@James – that kind of sentence (which Ryan just translated) would NEVER appear in any kind of formal examination, including in Chile (unless it was a formal examination about slang). The Spanish equivalent would never be tested on the DELE. The formal Spanish expected of you in that exam is quite different to actual spoken Spanish. (one example; the use of “ustedes”, you plural, is encouraged and comes up on the exam in several different places, but in two years in Spain I never heard that word/conjugation other than for formal speeches, with “vosotros” taking over all the time). For academic purposes, knowledge of slang words and informalities are not very much prioritized (even though they are obviously important). This is why I think it kind of works as an “international” examination; formal written Spanish is much more consistent, especially in every aspect of the examination except the vocabulary section, even if there are obvious differences.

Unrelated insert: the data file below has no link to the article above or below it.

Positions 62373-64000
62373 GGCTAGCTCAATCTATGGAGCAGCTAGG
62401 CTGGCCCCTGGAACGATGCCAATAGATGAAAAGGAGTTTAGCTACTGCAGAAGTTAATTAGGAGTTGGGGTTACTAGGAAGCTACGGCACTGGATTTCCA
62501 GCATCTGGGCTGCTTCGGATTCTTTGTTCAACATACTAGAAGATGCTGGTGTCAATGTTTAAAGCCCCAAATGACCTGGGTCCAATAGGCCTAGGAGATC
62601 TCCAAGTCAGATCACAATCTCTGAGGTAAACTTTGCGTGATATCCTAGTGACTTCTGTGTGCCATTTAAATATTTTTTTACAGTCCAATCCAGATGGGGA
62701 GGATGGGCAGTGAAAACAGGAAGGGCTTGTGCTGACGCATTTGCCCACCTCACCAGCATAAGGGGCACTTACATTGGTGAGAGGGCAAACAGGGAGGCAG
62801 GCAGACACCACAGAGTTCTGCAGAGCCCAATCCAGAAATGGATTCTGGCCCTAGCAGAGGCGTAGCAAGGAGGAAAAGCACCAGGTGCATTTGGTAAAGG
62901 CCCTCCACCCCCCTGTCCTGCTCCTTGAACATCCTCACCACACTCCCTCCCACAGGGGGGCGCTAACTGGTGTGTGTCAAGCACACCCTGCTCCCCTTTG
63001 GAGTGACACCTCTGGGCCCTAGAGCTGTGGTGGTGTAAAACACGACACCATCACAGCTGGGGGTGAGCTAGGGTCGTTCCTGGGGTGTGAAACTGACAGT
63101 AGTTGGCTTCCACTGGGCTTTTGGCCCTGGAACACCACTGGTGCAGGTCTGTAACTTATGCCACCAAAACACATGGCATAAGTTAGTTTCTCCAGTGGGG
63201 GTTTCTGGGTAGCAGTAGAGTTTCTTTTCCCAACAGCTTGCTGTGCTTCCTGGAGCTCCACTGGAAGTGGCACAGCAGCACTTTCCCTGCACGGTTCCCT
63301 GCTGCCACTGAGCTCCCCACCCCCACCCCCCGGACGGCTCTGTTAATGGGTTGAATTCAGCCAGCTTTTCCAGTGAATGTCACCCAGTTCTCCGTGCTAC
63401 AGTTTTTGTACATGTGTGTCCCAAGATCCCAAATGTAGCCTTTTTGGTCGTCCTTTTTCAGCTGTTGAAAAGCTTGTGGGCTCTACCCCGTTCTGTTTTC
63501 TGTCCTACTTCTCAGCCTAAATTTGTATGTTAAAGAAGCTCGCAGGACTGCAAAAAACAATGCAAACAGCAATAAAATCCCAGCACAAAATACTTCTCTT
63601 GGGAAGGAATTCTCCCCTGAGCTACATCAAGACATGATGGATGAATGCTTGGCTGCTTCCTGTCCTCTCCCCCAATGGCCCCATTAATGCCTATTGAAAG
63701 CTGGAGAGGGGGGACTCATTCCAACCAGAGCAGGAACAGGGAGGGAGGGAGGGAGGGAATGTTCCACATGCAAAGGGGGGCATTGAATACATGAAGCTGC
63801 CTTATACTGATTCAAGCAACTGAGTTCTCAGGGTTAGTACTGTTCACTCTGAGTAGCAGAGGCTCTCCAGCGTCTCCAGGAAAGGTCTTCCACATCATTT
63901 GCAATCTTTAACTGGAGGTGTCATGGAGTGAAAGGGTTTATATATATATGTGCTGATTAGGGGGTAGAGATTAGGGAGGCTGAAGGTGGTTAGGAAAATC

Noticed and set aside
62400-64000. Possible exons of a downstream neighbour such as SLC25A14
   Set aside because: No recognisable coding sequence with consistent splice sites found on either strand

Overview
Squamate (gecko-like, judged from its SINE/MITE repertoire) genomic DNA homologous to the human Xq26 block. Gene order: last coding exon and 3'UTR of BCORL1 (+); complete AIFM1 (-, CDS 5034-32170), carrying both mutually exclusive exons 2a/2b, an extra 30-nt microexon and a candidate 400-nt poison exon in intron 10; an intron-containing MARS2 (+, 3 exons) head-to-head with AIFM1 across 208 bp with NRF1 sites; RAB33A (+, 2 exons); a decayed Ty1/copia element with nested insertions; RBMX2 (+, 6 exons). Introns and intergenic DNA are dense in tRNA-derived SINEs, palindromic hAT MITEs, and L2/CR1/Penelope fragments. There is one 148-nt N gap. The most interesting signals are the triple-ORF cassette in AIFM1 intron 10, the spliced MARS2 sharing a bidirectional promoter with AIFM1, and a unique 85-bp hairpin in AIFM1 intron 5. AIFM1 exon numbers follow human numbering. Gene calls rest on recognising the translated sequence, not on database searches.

I agree with Roni and Zachary; France have taken control of their language and promote Parisian French as the best version to be used internationally, but the ‘Office québécois de la langue française’ are also doing a great job in Webec. Once again, Quebecers are aware of French words they would never use, mostly thanks to the media. Although sadly the opposite isn’t true and when a “joual” word slips out of me if talking to a French person, they never understand it (once again this is paralleled with most Americans not being even slightly aware of any British/Irish/Australian/etc. words). It goes back to the philosophical question of if you “really” speak a language if you can’t be understood everywhere that language is spoken…